By Chase Stevens ’12
On Nov. 3, after the results of the midterm elections were held, one could hear a faint weeping coming from the 216th room in the Eller building.
Mr. Tom Danforth ’78 and other liberals alike were rather upset over the results of the midterm elections.
The fact that Ben Quayle, running on a platform of going to Washington and knocking the hell out the place, got elected as a U.S. Representative is an insult to democracy. It proves that not everyone should have the right to vote.
Gov. Jan Brewer managed to not have a horribly long awkward pause in her political career by keeping her position as Arizona governor.
Brewer is notorious for backing racist laws such as SB1070.
During the two weeks that she has been legitimately elected governor, she has already passed budget cuts that stop nearly 100 people from getting organ transplants, according to a CBS article on Nov. 17.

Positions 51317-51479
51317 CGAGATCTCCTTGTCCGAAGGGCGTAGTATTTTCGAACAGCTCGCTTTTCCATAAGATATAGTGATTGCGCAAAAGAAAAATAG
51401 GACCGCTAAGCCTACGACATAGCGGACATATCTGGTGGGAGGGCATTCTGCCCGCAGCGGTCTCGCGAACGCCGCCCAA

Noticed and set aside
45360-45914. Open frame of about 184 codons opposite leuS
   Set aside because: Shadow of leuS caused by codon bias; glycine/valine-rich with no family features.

Republican candidates also won other top seats such as Secretary of State, Attorney General and Superintendent of Schools. Many of the candidates ran on platforms that included “Supports SB1070” regardless of whether their position had much to do with the law or not.
Seeing these results made many liberals disappointed to see how far red this state has gone.
However, there was at least an unexpected outcome in this cloud of political failure.
For a while, it seemed like Proposition 203, the proposition to allow medical marijuana in Arizona, would fail by a close margin.
After all of the absentee ballots were counted, it turned out that Arizona voters actually passed the proposition.
According to the GlobeNewswire, it passed with 841,346 votes in favor and 837,005 against it.
Arizona is now the fifteenth state to allow the sale of medical marijuana.
Proposition 203 was the only bill this midterm that was a citizens’ initiative bill, meaning that regular people were the ones responsible for making sure Proposition 203 was on the ballot this year.
This is the fourth time that medical marijuana has been on the ballot in Arizona. It passed in 1996 and in 1998, but due to a loophole it did not stop medical marijuana users from being arrested. However, Proposition 203 changed that.